“We don’t accept the argument that Ontario can’t afford to help the poor. That’s a morally bankrupt position. We live in a wealthy society.”
We know that allowing people to live in poverty costs our healthcare system in Ontario about $2.9 billion annually (OAFB Cost of Poverty Report, 2008), which is about 18% of the 2011 Ontario deficit.
Research at the University of Toronto by Ernie Lightman, Andrew Mitchell and Beth Wilson tells us that a $1,000 increase in annual income to the poorest fifth of households in Ontario will result in 10,000 fewer chronic conditions and 6,600 fewer disability days lost at work every two weeks (Poverty Is Making Us Sick, 2008).
Notably, PFIB’s proposed Healthy Food Supplement (HFS) would provide $1200 in increased annual income to social assistance recipients, which would produce the scale of savings to the healthcare system noted above by the U of T study.
Since Health is one of the Ontario Government’s priorities, the personal as well as the economic benefits should put the HFS on the government’s radar. Since there are almost 600,000 adults currently on social assistance, this would cost about $700 million. This is a very high caseload because of the recent recession and would be expected to come down as the economic recovery helps more recipients leave the system.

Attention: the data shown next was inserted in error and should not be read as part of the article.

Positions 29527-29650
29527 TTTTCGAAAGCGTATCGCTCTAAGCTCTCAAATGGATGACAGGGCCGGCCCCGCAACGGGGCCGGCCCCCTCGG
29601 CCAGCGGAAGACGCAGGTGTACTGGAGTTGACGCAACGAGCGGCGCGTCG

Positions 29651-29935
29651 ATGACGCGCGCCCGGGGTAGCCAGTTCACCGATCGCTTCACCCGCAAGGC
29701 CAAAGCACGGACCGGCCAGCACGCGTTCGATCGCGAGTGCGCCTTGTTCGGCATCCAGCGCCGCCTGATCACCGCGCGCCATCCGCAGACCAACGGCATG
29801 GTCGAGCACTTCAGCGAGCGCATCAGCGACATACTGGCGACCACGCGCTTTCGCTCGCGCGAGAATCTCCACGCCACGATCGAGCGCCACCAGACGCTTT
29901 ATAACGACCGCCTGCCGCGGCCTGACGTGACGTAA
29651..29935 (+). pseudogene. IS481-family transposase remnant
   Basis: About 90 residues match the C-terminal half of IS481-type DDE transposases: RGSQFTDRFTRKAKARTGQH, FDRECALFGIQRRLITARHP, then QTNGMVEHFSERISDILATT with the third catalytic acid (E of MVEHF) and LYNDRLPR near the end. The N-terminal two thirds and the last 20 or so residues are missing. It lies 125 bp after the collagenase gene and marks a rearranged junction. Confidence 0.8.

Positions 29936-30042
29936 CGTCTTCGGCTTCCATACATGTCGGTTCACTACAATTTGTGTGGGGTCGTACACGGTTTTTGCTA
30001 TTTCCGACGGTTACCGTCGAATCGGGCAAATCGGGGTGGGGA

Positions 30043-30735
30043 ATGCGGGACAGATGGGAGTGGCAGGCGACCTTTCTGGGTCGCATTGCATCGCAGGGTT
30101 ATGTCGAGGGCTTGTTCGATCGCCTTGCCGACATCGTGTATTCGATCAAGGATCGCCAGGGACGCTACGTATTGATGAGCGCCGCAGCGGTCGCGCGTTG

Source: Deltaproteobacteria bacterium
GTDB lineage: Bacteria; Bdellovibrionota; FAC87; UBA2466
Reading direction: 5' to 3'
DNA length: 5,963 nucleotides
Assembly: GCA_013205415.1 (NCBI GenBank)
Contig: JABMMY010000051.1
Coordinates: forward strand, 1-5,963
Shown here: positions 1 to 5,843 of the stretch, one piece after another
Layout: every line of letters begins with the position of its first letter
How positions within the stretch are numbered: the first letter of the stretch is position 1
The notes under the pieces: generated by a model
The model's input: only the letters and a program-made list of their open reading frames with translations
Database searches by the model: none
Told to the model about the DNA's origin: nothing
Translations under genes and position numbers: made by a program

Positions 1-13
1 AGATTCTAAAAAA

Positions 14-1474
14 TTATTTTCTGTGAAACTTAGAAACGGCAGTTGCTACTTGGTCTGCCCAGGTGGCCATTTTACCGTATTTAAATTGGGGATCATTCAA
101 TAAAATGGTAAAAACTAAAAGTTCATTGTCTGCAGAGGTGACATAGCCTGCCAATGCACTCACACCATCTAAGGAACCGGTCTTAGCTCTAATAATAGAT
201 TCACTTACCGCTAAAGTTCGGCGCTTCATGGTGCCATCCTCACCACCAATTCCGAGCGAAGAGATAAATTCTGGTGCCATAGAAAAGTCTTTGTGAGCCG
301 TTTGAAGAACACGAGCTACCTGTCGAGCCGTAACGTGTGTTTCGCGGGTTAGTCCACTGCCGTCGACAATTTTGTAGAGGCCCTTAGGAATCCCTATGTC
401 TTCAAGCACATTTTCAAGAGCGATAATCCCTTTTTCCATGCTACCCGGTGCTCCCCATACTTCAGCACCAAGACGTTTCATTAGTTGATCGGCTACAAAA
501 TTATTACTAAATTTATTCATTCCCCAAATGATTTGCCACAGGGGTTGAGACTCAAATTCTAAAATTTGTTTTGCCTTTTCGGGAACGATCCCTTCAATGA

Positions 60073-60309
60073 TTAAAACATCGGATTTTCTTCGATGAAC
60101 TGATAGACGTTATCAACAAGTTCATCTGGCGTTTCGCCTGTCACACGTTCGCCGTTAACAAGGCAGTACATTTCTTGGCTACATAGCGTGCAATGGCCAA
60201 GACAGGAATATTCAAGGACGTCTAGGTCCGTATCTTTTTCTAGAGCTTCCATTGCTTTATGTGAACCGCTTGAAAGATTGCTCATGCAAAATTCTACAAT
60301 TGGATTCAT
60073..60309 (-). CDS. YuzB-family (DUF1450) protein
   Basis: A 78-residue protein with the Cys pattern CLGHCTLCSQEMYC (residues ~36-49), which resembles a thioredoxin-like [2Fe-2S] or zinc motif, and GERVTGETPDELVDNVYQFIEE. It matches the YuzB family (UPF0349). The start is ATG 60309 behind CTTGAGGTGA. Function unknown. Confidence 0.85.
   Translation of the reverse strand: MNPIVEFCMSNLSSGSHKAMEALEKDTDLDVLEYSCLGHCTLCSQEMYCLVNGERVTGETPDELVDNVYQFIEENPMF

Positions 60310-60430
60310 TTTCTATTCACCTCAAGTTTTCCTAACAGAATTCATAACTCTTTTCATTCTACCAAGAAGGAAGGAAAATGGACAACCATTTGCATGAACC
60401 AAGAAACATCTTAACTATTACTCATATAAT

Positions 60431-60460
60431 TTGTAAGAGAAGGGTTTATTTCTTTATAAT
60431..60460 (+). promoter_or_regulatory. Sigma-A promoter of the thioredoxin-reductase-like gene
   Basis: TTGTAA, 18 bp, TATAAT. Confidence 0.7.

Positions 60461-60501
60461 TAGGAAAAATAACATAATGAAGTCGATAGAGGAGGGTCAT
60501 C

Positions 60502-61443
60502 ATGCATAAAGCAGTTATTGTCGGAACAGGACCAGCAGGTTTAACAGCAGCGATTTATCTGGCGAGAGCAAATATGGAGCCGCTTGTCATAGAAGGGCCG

It is hard, of course, to convince politicians with arguments of long-term pay-offs when their horizons do not extend beyond the date of the next election. Hard economic times and affordability are used as excuses for inaction, even though there was no political resolve to address the issue when the economy was doing well either.
In good or bad economic conditions, governments always have fiscal options. High tax Nordic countries with the lowest levels of poverty and strong economies have demonstrated that committed and competent governments can work on multiple priorities at the same time. Candidates for elected office in the upcoming provincial election can be challenged to consider the fiscal options that exist to implement measures like the Healthy Food Supplement in the short-term and to end poverty in Ontario in this decade.